Editor’s Note: This story is taken from the Harley Davidson website News page. The page contains a variety of news about H-D as a company and its people and products. I wish other motorcycle companies would follow this lead. You can read their page at https://www.harley-davidson.com/us/en/about-us/hd-news/2020/making-history-1920.html

Stormy seas greeted the Harley-Davidson team arriving in Daytona Beach on Feb.  8, 1920. For five days, “Hap” Scherer of the advertising department, racing team manager R. W. Enos, and racers Fred Ludlow, Otto Walker and Leslie “Red” Parkhurst waited while high tides wrecked the normally smooth beaches.

They’d come south to test their machines on the sturdy straightaways conducive to high speeds, planning to bring new data to the engineers back in Milwaukee—and hoping to set new records, too. Also in town was R. A. Leavell, Motorcycle and Allied Trades Association (M. & A. T. A.) official referee, who supervised and recorded time trials and oversaw a complex, accurate electronic timing machine needed to achieve a world record. It was the only such machine in the country.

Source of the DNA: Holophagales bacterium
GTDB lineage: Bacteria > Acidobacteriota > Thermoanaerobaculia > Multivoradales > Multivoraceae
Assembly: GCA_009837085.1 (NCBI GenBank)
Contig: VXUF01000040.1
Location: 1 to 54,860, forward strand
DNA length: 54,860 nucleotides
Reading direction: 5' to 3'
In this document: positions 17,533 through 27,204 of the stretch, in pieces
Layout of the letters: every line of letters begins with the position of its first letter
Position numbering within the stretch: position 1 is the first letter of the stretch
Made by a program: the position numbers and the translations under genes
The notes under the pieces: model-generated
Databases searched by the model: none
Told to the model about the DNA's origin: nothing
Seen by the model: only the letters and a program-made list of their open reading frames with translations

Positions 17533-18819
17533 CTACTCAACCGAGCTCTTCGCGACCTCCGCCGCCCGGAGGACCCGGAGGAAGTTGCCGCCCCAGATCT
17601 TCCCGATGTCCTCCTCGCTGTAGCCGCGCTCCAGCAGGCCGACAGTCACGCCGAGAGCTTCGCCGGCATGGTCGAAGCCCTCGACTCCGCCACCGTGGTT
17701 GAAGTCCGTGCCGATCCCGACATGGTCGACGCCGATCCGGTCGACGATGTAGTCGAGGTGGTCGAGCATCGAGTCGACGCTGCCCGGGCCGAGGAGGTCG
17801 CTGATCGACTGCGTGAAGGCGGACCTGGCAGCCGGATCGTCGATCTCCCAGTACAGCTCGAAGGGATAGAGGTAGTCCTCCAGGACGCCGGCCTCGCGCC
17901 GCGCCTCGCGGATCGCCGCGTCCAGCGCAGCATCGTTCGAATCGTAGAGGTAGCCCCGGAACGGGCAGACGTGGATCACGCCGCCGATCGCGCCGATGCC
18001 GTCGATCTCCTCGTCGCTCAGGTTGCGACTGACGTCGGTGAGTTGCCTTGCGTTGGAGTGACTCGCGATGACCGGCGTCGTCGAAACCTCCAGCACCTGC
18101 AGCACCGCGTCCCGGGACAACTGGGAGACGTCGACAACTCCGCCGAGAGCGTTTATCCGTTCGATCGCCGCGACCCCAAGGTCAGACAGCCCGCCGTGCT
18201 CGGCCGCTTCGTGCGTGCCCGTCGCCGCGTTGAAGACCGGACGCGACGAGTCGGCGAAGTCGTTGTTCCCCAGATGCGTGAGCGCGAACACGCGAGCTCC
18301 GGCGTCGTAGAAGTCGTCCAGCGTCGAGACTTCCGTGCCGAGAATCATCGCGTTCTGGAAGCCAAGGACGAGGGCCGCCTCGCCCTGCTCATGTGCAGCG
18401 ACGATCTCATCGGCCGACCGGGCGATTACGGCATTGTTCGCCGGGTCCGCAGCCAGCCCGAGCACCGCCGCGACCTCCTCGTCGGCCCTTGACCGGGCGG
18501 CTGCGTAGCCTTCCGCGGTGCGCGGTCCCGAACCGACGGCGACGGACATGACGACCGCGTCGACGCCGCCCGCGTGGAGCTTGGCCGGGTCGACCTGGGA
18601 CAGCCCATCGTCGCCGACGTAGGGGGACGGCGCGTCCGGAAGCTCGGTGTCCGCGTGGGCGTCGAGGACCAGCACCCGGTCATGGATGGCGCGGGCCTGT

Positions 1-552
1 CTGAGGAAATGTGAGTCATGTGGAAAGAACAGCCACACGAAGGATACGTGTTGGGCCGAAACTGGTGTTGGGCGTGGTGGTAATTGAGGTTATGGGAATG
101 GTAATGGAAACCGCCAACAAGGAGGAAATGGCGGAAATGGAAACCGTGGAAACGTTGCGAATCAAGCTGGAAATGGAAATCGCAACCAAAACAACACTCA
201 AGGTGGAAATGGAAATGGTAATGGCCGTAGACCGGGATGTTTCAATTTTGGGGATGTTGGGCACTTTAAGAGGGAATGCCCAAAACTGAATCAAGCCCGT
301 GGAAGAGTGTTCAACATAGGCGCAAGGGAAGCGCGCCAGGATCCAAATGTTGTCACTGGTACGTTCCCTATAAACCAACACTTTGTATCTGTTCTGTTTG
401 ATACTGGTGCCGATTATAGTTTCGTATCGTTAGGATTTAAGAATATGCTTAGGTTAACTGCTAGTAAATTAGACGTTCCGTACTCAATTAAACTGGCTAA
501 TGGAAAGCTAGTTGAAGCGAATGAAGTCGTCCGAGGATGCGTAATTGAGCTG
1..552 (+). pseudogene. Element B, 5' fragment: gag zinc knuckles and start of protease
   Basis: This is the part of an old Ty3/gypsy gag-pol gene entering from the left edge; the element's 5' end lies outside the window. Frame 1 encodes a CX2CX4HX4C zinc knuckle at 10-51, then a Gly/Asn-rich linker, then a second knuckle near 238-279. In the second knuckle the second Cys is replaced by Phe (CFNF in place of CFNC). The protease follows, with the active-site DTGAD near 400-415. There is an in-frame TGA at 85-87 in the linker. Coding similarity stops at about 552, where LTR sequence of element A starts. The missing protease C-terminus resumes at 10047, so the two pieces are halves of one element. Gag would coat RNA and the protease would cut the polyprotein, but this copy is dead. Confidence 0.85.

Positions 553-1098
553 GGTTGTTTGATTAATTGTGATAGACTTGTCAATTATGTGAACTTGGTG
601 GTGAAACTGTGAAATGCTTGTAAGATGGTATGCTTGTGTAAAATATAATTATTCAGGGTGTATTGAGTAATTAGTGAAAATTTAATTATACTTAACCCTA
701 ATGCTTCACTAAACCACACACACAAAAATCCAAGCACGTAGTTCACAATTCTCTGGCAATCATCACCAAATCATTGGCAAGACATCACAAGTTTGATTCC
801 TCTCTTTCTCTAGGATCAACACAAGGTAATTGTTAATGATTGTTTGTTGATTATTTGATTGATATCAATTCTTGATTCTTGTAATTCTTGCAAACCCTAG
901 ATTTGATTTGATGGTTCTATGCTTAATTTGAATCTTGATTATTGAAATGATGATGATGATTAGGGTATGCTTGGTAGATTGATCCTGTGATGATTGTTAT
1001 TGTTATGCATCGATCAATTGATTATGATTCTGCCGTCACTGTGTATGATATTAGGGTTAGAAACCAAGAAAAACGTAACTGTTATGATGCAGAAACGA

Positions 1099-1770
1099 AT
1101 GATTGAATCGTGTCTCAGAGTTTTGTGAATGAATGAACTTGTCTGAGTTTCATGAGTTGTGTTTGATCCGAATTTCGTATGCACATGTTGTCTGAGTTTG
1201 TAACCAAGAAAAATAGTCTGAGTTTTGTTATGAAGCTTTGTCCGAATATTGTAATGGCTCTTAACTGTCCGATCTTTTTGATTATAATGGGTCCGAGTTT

The wait was worth it: despite the softer sand, Harley-Davidson made big headlines. It began with Fred Ludlow setting new world’s professional motorcycle records by covering a kilometer in 21.75 seconds—102.87 miles an hour—on Feb. 13. Following another delay due to inclement weather and racing conditions, Leslie Parkhurst topped Ludlow’s speed two days later. From there, Harley-Davidson continued to break and set records.

Parkhurst achieved the ultimate speed records on Feb. 16. Red sped 1 kilometer in 19.98 seconds, and a mile in 32.45 seconds, each at about 111 mph, topping all world’s motorcycle records at the time. This event also debuted the bullet racing sidecar. Ludlow folded himself into the sidecar and Parkhurst hurtled him down the beach multiple times on Feb.17, setting eight new sidecar records. It’s no surprise that magazines later reported Ludlow was covered in bruises following these runs.

The headlines of The Enthusiast boasted that thirty records were set during the trials. This included both M. & A. T. A. official records and unofficial records in the unrestricted class. Official professional records were set on 61-inch motorcycles per M. & A. T. A. rules, but Parkhurst achieved the fastest times on a 68-inch machine to set unofficial, unrestricted class records. In addition to professional records by Ludlow and Parkhurst, Daytona local Ralph E. King ended the trials by setting amateur records for Harley-Davidson, at speeds just under 100 mph, on Feb. 20 and 21.